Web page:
Local teens brave the rain to protest immigration legislation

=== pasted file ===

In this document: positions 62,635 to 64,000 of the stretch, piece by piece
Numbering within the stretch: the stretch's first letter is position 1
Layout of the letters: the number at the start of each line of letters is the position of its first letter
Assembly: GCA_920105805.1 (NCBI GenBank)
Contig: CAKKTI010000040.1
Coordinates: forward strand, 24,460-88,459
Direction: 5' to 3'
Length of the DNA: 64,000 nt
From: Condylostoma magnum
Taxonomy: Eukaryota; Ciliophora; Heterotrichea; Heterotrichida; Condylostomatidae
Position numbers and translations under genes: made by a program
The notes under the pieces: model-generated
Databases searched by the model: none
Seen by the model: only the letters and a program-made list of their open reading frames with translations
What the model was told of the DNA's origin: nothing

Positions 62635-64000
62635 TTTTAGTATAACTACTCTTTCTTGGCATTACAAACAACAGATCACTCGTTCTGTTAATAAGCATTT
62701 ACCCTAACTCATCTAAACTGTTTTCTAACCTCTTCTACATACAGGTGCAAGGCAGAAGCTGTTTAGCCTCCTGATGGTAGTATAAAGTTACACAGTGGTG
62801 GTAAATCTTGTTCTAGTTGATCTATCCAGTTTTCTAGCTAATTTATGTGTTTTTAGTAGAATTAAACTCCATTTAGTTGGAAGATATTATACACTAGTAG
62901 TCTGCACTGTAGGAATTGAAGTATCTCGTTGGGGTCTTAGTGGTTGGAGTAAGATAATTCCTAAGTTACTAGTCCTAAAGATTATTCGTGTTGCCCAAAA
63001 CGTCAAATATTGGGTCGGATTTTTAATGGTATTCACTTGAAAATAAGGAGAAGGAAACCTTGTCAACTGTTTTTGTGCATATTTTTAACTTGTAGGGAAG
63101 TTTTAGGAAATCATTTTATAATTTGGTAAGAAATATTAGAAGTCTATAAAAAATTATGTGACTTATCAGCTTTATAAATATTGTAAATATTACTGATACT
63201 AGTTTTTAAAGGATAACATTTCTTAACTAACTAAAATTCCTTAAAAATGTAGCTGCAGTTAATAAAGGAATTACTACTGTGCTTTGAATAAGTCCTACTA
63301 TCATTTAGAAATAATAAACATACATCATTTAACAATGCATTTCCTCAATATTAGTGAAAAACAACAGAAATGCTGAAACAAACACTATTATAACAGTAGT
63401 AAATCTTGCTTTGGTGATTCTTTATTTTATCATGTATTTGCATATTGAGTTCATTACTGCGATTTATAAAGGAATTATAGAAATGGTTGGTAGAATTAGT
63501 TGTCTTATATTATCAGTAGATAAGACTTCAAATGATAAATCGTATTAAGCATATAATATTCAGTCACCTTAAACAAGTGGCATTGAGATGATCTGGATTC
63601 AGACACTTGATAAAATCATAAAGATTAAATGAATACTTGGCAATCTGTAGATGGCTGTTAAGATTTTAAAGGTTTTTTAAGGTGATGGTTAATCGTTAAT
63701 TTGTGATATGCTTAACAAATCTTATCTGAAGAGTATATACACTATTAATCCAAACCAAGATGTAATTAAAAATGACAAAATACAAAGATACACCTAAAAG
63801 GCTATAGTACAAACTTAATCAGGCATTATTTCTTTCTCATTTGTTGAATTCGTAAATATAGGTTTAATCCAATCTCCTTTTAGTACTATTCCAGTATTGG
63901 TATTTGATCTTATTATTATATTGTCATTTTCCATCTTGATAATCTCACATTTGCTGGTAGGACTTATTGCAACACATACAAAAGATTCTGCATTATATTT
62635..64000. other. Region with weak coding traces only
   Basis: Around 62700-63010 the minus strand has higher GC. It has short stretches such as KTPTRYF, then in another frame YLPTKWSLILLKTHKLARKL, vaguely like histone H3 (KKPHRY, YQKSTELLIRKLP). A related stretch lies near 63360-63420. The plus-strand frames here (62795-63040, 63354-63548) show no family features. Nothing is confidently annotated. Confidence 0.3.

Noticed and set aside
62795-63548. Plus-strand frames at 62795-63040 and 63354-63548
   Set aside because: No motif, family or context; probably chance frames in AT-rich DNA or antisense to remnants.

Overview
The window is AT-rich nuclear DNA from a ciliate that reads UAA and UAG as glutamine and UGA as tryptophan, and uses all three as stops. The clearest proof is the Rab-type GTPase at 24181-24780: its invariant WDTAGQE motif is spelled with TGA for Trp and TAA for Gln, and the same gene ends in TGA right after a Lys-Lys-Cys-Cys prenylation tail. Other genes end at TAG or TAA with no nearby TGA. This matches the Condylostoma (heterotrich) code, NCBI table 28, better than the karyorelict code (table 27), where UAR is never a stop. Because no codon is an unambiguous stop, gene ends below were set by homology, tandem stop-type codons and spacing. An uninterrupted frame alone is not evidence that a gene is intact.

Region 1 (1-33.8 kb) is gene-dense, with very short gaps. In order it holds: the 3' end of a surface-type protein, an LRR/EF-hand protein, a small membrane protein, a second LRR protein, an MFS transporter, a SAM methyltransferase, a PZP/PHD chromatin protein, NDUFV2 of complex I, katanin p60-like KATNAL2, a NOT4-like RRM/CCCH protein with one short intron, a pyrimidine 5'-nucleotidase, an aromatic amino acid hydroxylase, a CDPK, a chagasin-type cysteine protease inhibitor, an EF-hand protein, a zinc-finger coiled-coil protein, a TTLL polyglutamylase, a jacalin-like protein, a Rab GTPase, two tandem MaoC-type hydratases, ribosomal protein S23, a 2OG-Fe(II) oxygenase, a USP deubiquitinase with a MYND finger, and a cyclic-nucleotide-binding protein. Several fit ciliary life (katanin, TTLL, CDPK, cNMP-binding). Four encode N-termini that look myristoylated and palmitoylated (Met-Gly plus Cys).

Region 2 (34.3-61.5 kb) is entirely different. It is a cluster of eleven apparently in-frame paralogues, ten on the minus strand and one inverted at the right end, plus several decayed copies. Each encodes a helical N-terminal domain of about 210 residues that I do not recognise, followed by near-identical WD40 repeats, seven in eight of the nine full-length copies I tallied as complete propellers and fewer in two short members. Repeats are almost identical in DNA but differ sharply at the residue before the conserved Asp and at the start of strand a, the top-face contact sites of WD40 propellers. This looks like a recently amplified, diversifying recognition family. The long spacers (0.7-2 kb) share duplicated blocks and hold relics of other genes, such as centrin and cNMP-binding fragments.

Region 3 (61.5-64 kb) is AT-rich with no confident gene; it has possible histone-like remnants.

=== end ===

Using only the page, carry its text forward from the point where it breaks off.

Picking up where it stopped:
first_imgWEST WHITTIER – A steady downpour Tuesday did not dampen walkouts by hundreds of local high school students, who took to the streets for a third day of protests over pending anti-immigration legislation. Far fewer students in Whittier and Pico Rivera opted to walk out of classes Tuesday than did on Monday. However, police said one California High School student was arrested on suspicion of vandalism after officers spotted him writing on a street sign. Otherwise, local authorities said, the walkouts, which began at around 8 a.m., ended peacefully at Montebello High School, where many of the students were bused back to Whittier High School at about 1:30 p.m. “We can’t sit by and do nothing,” said Pioneer High sophomore Matthew Gonzales, 15. “We’re showing that we’ll never forget what our ancestors did. If it weren’t for immigrants, these cities wouldn’t be what they are today.” Several hundred local students joined about 6,000 student marchers who walked out of classes throughout the Los Angeles area. The students ignored calls from some Latino leaders, including Los Angeles Mayor Antonio Villaraigosa, and school officials to end their protests and return to class. Los Angeles Unified School District officials said 20 to 24 schools in the district were affected. The students have been marching in opposition to a House bill, passed in December, that would crack down on illegal immigration, making it a federal offense to enter the country illegally. The U.S. Senate is debating immigration legislation this week. Tuesday’s protests led to some tense moments outside Carson High School, where about 200 to 300 students rallied and some clashed with sheriff’s deputies. Sgt. Nick Burns of the sheriff’s Compton Station said three juveniles were arrested. In San Pedro, police herded about 150 students off an access road leading to the Vincent Thomas Bridge. Some of the students were cited, according to the Los Angeles Police Department. There also was an unconfirmed report of students burning an American flag. In Montebello, officials sought to clarify Tuesday that no Montebello High School students were involved in an incident Monday in which an American flag was hung upside down, below a Mexican flag. “We’d like to make it clear that at the time that incident happened, Montebello High was in lockdown and our students were inside the school,” said Robert Henke, assistant superintendent of student and community services and spokesman for the Montebello Unified School District. “We don’t want our students to take the blame for that,” he said. Local administrators also took a tougher stand Tuesday to curtail the walkouts, which have cost districts thousands of dollars in per-pupil funding from the state. Districts receive state funding based on students’ average daily attendance. In the Whittier Union High School District, officials said even students who had their parents’ permission to miss school will receive unexcused absences, meaning they will not be able to make up any missed classwork. Students who do not bring absent-excuse notes from parents will be issued truancy citations that will force parents to appear in court and pay a fine of nearly $200, and require youngsters to attend Saturday school, district Superintendent Sandra Thorstenson said. “They have to understand this is not going to be tolerated,” she said. “We’re trying to be understanding and stay neutral on the issue, but students have to stay in school. “We told them that if they’re out of school, they’re only hurting themselves because of the loss of instruction, and they will suffer the consequences of having a truancy,” she added. Pioneer High School Assistant Principal Anuar Shalash echoed that message as he attempted to disperse a crowd of students who were waiting for the 9 a.m. bell to ring so they could walk out of the campus. Undeterred, the group of about 75 students left Pioneer then walked to El Rancho High School, where Principal Julie Ellis announced over the campus’ loudspeaker that the student protesters were on their way. “I want to make this very clear,” she said. “We are having class as usual and if you leave, you will receive a ticket for truancy.” Only a couple of students ignored Ellis’ warning. The crowd of protesters gathered outside Pioneer High appeared upset that more students didn’t show up. The group then moved on to Whittier High School. Many of the protesters hid their faces behind bandanas. When asked why they were covering their faces, several students replied, “No comment.” The group then met up at Whittier High with students who had walked out of California and Whittier high schools, then walked westbound on Whittier Boulevard to Montebello High School. Many of the students were soaked to the skin; they brought no jackets. In spite of the rain, Pioneer High senior Regina Medina, 18, said she felt the walkouts “went better than we’d hoped.” “We’ve decided to come up with another plan and make it bigger,” Medina said. “That way we can get our point across to everybody.” tracy.garcia@sgvn.com (562) 698-0955, Ext. 3051 AD Quality Auto 360p 720p 1080p Top articles1/5READ MORE‘Mame,’ ‘Hello, Dolly!’ composer Jerry Herman dies at 88160Want local news?Sign up for the Localist and stay informed Something went wrong. Please try again.subscribeCongratulations! You’re all set!last_img read more